You are here
The Eli Smallwood House is one of a series of handsome Federal side-passage brick town houses that demonstrated the wealth and importance of New Bern, which was one of the wealthiest towns in colonial North Carolina. Settled in 1710 by Swiss and Palatine German immigrants, New Bern is the second oldest European-American town in North Carolina. It was briefly the seat of the colonial government and the state government until Raleigh was named the capital city in 1792. After the American Revolution, New Bern developed into a wealthy coastal town, rich in cultural life and interested in international fashions.
At the start of the eighteenth century, the New Bern merchant class began building two- or three-story brick town houses, frequently overlooking the wharves they owned on the Neuse River. Among them was Eli Smallwood, a merchant and ship owner, who traded with the West Indies and the major ports of the Middle Atlantic and New England states. In 1807, Smallwood purchased a spacious lot that ran from Front Street to the river and employed local carpenter Asa King to erect his residence.
The Smallwood House is known for its fine and elaborate wood craftsmanship in the late Federal style, both on the exterior and interior. A Palladian portico with slender columns frames the door with a delicate fan tracery transom; the thinness of columns is characteristic of the Federal style. A second entrance facing the side garden has a pedimented porch and both entrances open into the side passage. Originally, another front entrance led directly into Smallwood's business office in the front room. The main cornice on the facades and in the gable ends is carved with a variety of motifs from top to bottom.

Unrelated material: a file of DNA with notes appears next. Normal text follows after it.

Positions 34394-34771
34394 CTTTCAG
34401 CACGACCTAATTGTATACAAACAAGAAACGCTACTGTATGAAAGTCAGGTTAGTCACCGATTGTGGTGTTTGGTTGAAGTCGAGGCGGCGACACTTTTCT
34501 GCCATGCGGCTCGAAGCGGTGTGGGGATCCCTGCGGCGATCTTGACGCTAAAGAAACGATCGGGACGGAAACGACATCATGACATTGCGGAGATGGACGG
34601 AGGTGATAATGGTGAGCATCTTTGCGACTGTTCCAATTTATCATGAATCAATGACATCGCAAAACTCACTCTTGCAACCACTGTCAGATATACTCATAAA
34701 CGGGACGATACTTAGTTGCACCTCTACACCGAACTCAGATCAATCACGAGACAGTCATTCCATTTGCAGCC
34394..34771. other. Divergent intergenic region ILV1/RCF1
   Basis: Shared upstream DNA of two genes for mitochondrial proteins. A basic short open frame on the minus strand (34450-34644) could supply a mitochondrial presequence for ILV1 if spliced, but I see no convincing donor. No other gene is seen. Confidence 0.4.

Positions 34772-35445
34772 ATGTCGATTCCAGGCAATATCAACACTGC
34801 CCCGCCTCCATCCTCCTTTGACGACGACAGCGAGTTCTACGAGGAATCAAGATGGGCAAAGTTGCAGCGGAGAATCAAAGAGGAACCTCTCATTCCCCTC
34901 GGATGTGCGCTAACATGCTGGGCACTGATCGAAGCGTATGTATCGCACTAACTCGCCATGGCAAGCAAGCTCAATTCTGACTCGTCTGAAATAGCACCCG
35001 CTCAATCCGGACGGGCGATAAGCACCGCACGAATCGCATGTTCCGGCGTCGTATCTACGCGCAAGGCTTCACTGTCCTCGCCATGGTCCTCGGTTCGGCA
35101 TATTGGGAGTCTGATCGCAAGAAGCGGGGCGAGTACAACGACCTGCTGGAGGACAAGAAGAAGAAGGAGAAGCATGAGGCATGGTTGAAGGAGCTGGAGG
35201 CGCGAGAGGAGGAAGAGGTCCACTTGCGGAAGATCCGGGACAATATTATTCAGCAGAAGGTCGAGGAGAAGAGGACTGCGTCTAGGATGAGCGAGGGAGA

The interior passage runs the depth of the house on its south side. On the north are the office and dining room, with their fireplaces and chimneys on the north wall. The drawing room was on the second floor, reached by a refined and graceful stair framed by a passageway arch supported by fluted pilasters and topped by a keystone. The drawing room is the most elaborate space in the house, with a broken pediment fireplace overmantel and a cornice with both modillions and dentils. These details reflect King’s fine craftsmanship.
Smallwood lived in this fashionable house with his family for nearly fifty years. The lot near the Neuse River also contained the Smallwood wharf, barns, and other outbuildings, which are no longer standing. The Smallwood House was home to Congressman Charles R. Thomas in 1873. Today, the house remains a private residence that is visible from the street.
Bishir, Catherine W. North Carolina Architecture. Chapel Hill: University of North Carolina Press, 2005.
Herzog, Lynda Vestal. “King, Asa (ca. 1782-1843).” Updated by Catherine W. Bishir.
North Carolina Architects and Builders. 2009. Assessed December 11, 2014. ncarchitects.lib.ncsu.edu.
Survey and Planning Unit, “Eli Smallwood House,” Craven County, North Carolina. National Register of Historic Places Inventory–Nomination Form, 1972. National Park Service, U.S. Department of the Interior, Washington, D.C.
Workers of the Writers’ Program of the Works Progress Administration in the State
of North Carolina. North Carolina, A Guide to the Old North State. Chapel
Hill: University of North Carolina Press, 1939.
If SAH Archipedia has been useful to you, please consider supporting it.
SAH Archipedia tells the story of the United States through its buildings, landscapes, and cities. This freely available resource empowers the public with authoritative knowledge that deepens their understanding and appreciation of the built environment. But the Society of Architectural Historians, which created SAH Archipedia with University of Virginia Press, needs your support to maintain the high-caliber research, writing, photography, cartography, editing, design, and programming that make SAH Archipedia a trusted online resource available to all who value the history of place, heritage tourism, and learning.